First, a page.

I spent 4 amazing months backpacking in Brazil and I have a long list of reasons to visit Brazil.
I don’t want to identify myself with this story anymore but I know it is one of the reasons that brought me to Brazil. Back in 2013, I was with an Argentine guy in Morocco and things didn’t work out between us – he woke up and said he wanted to separate. The younger version of myself responded by booking a flight to Brazil – a country I had no idea about but I know it was so easy to go to because it’s visa-free for me.
So the dude is from Argentina but I need a visa to enter Argentina. At the time, it didn’t make sense to apply for a visa. I also didn’t know how the Argentine visa for Filipinos work so I opted for Brazil, where Philippine passport holders like me are allowed to stay for 90 days, visa-free. Since it’s just Argentina’s neighbour, I was hopeful that I will be able to win my ex back by being close to him.
In this journey, things turned to a different direction. Instead of getting back with my ex, a great world of opportunities opened for me.
With $80 USD left in my bank account, I was determined to convince my ex for a second chance. I deliberately contacted people on Couchsurfing because I didn’t know anyone it Brazil. Whenever it’s my first time in a certain country, I knew that Couchsurfing or volunteering in a hostel were the best ways to make friends. I felt so bad for not reading people’s profiles before asking them for a couch request – I just copy/pasted my way through Couchsurfing until someone answered. Finally, I got a host to approve my stay in Sao Paulo and in the process, I stayed with her for 2 months because we really clicked! The same happened to me in Rio de Janeiro but that’s another story.
Most of the world associate Brazil as a tropical country with lots of beautiful beaches and Rio de Janeiro is often the image we have of Brazil. I am from a beach country so this is not one of the reasons to visit Brazil for me – it is very secondary though I have always been a person who likes to get to know cultures I had no idea of. Sao Paulo turned out to be a surprise for me because of the images of Rio embedded in my mind. The moment I landed Guarulhos, I felt like I was just in Manila – it didn’t feel strange or different. I grew up in the Philippines with a slightly strong Latin culture. For those of you who are not well-aware, the Spanish came to the Philippines from 1565–1898, thus, making us the only Asian country with strong identifications with the Spanish culture.
Though Brazil was not invaded by the Spanish (they were under Portuguese rule, declaring their independence from Portugal in 1822), their “Latinism” prevails. Though Brazil is surrounded by Spanish colonized countries, they are very distinct in this region. First, they speak Brazilian Portuguese. Though you will sometimes hear me speaking fluently in Spanish on Instagram stories, I learned Brazilian Portuguese first.
It wasn’t a language I was fascinated with but in order for me to survive backpacking Brazil, I needed to have the basic language skills. Sao Paulo is a big city and yet I didn’t find it easy to speak English to everyone. Being the biggest country in South America, Brazil takes pride with their language, hence, the need to learn English is not urgent. However, most of the people I hang out with from the Couchsurfing community were predominantly foreigners living in Brazil. Like me, these foreigners were also willing to learn Brazilian Portuguese so I joined the language learning group every week. It was also a good opportunity for me to find my tribe while I was in Sao Paulo. I found myself basically communicating with people around the city and it really felt good to speak a language that isn’t your own. But what made me feel extra special is the ability to learn a language and being intensely dedicated to it. I spent an hour a day (and 4 hours a week with the language learning group) trying to perfect my Portuguese.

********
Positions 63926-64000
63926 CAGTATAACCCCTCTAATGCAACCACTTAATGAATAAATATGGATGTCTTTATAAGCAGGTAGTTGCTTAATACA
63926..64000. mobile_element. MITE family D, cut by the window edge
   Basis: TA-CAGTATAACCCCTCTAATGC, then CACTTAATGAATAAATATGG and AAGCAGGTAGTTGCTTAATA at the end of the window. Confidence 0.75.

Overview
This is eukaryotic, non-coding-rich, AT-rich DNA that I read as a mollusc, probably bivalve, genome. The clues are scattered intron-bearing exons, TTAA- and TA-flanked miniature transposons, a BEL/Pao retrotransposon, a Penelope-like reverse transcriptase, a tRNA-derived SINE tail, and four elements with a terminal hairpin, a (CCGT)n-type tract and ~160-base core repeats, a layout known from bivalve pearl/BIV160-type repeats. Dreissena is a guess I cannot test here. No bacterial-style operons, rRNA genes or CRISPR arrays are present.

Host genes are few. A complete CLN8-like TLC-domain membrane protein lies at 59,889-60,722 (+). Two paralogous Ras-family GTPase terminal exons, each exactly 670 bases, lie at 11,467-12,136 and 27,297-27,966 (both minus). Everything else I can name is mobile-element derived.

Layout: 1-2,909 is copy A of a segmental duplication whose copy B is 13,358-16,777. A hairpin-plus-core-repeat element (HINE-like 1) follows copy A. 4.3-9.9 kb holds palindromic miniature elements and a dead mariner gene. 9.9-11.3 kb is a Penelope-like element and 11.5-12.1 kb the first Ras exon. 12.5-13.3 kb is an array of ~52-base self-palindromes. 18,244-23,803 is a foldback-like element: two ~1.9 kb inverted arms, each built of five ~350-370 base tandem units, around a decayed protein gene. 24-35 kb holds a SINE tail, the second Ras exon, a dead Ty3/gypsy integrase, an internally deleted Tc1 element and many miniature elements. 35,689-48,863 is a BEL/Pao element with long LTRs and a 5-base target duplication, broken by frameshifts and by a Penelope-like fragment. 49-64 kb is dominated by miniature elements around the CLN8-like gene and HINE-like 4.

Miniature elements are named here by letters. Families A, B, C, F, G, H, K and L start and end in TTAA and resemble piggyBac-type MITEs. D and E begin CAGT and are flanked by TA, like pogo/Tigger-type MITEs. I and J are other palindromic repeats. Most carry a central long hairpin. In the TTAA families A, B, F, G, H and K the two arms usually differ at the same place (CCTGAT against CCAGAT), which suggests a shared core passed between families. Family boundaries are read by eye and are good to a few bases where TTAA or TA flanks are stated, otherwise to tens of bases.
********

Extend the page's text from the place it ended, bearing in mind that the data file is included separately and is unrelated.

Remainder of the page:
The Brazilian people also didn’t make it hard for me to practice Portuguese. They were very patient and I could see they were trying to hard to understand me. Since there wasn’t any other language to use in communicating, I guess the only way to do it was to understand me.
I never met a lot of Brazilians while traveling. The Brazilians’ backpacking culture was (and up until now, I can say), is not very popular yet. Like the USA, Brazil is a big country so traveling has been quite challenging even within their premises. Argentines, Chileans and Colombians are often the nationalities you see backpacking in Latin America but Brazilians prefer to travel to Europe or the USA. I believe they are the first ones in this region who can enter Europe visa-free (including Argentina) but the visa rules for the rest (Colombia and Peru for example) have been recently lifted by the EU. They too, can enter the EU with no visa but that doesn’t change their backpacking culture in South America.
Through this journey, I’ve learned that the Brazilians are very sweet and welcoming people. I have been in many situtations where a Brazilian friend or acquiantance saved my as* be it for a minor translation or filing a police report for my stolen wallet in Rio. For the whole time I was in Brazil, I felt taken care of. They do not have the exaggerate culture of greeting people they don’t know (like most of South America) but the Brazilians are very pleasant when you try to converse. I stayed with a local family in Pouso Alegre and did Couchsurfing with 2 different girls in Sao Paulo and Rio de Janeiro. Going back to the image of Brazil to the world, Rio always comes up and we always thought that Brazilians are feisty, promiscuous, and flirty. In Rio, I knew someone who was just posting butt pictures of men and women every day with the representation of “exhibit #.” I found it really hilarious but then again, visual representations like these on social media tend to generalize cultures like Brazil’s.